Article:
There were powerful forces at the highest level of the Roosevelt administration who were bent on carrying out Stalin’s wishes. Alger Hiss was at Roosevelt’s right hand during the President’s Yalta conference with Stalin. The desire to appease the dictator colored American policy and made possible these violations of American tradition. To this day, these influences and the horrors that resulted from them remain outside the consciousness of the American people. The chief appeasers remain nameless, their evil deeds locked away in vaults marked “Top Secret”—hidden from the American people.
At the same time, similar ugly events were unfolding in territory under British control. These events were documented for the first time by Count Tolstoy in his books Victims of Yalta and The Minister and the Massacres. A distinguished British historian and man of letters and a descendant of one of Russia’s most famous families, Tolstoy described the turnover to the Soviets in May 1945 of tens of thousands of Cossack men, women, and children who had never been Soviet citizens. As soon as they were turned over in a brutal roundup, some were machine-gunned by the Soviets. Those who escaped immediate execution died en route to or in the forced labor camps in Siberia. This operation was carried out as the result of a verbal directive issued by Harold Macmillan, British Resident Minister in the Mediterranean and later Prime Minister and head of the Conservative Party. His agents were General Sir Charles Keightley and Brigadier Toby Low, whom Macmillan later made Lord Aldington.
Ironically, the turnover violated orders issued by Winston Churchill and Field Marshal Alexander. Keightley and his staff tricked Cossack officers into believing they were to be provided safe haven in Italy. Scores of thousands of Yugoslavs were similarly dispatched to Fito, also on Macmillan’s secret and unauthorized orders, and suffered torture and mass slaughter. Keightley and Low deliberately disobeyed Field Marshal Alexander’s orders to screen the thousands of White (non- Soviet) Russians and not to use force to compel Russians to return to the Soviet Union. Tolstoy published the details of these crimes in his monumental work of scholarship, retrieving the facts from obscurity and secrecy. He overcame all sorts of hindrances to his research, including the removal of documents from archives. The moment Lord Aldington filed his libel writ against Tolstoy in 1987, both the British Foreign Office and the Ministry of Defense withdrew from public access files revealing that Field Marshal Alexander and General Eisenhower arranged to evacuate the Cossacks to Germany and that it was this move that Aldington and his colleagues prevented. The foreign secretary who ordered the withdrawal on Aldington’s behalf was Sir Geoffrey Howe, who went to the same school as Aldington and who sat on the Board of Sun Alliance when Aldington was company chairman.
For his efforts to discover the ugly truth, Tolstoy has been persecuted by the British establishment. In 1989, a court tried to silence him with the largest libel verdict in British history—1.5 million pounds. The trial judge told the jury that Tolstoy was a “fanatic” and a “self-styled historian,” though Tolstoy is renowned in Britain and abroad for his historical and literary work. Eyewitnesses, both British and foreign, were denied an opportunity to testify, though many had traveled from around the world to reveal the atrocities committed by the British V Corps and to explain who bore direct responsibility for the crimes. Efforts continue in Britain to seize Tolstoy’s library of documents on the crimes. His book has been withdrawn from circulation. Libraries have removed it from their shelves. And as Britain lacks a First Amendment, the British press has no means of exploring the events and the ongoing actions against Count Tolstoy. The establishment is determined to prevent the world from knowing that a future British Prime Minister and his minions were responsible for war crimes.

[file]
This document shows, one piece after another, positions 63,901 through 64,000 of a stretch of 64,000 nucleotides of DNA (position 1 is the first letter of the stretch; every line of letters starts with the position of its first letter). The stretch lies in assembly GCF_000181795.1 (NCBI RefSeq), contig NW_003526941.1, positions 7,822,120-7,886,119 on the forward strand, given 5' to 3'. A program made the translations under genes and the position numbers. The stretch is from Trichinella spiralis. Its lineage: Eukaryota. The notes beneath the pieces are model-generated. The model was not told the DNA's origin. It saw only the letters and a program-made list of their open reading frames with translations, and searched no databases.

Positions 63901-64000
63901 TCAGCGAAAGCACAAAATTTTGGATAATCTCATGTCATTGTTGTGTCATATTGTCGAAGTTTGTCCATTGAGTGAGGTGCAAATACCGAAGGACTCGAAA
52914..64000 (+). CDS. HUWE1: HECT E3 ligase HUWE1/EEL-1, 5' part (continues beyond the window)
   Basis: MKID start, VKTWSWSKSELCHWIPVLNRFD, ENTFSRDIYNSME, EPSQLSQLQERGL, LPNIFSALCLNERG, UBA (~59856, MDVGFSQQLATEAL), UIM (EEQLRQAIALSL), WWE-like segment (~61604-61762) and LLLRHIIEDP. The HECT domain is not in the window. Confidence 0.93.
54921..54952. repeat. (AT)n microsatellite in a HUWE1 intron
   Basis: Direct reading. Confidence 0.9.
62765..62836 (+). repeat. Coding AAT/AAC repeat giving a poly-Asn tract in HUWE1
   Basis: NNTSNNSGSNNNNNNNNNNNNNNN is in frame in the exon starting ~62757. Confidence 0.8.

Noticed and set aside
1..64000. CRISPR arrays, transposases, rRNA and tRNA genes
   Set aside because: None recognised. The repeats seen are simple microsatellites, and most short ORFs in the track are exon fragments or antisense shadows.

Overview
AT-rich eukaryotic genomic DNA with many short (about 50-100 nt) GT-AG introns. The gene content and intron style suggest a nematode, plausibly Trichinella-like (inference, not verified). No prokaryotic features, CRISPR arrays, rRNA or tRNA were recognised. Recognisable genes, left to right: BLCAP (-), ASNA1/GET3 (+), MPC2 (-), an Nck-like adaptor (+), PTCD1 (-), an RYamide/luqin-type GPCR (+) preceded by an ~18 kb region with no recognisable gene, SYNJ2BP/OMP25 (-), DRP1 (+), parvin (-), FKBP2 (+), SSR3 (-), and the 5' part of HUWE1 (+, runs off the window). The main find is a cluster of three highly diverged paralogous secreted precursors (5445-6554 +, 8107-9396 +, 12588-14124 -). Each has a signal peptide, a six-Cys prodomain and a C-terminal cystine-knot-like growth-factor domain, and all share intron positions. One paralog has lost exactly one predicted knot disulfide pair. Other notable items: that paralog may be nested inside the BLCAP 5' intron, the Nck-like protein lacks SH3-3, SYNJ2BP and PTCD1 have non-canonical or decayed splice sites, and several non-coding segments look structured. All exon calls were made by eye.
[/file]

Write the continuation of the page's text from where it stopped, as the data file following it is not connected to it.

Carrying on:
In Operation Keelhaul, the victims were former prisoners of war. hi the British case, they included thousands of elderly men, women, and children who were beaten by British troops and forced into railway cars in the manner of Jews shipped to Auschwitz by the Nazis. The scenes were appalling. In 1990, the BBG, in a rare report on the crimes, cited cases of extreme cruelty in the roundup of White Russians: “There was an old man and he was on his knees. The British were hitting him on the head methodically, and the tears were mixing with the blood.” The BBG also reported a case of soldiers turning a flamethrower on a Cossack who had resisted. A number of White Russians, who realized the fate awaiting them, jumped to their death from a high footbridge, many with babies in their arms.
Major “Rusty” Davie, a young Welshman assigned to the roundup, reported that platoons of soldiers battered their way into the densely packed White Russians who fiercely resisted because, as Tolstoy points out, many “had experience of the death camps of the Gulag or the torture cells of the NKVD.” Davie said that “those who suffered most were the young children. Children were torn from their mothers and thrown into trucks.”
Many British soldiers were shocked and horrified by the brutal task assigned to them. The medical officer of one battalion reported that the second in command was “openly weeping.” A chaplain reported that soldiers came to him later in agony saying “they could not believe that this is what they had been fighting the war for.” And remember, these atrocities were committed as a result of orders issued by Macmillan, General Keightley, and Brigadier Low. The image of the elegant, suave Macmillan is blood-stained for all time.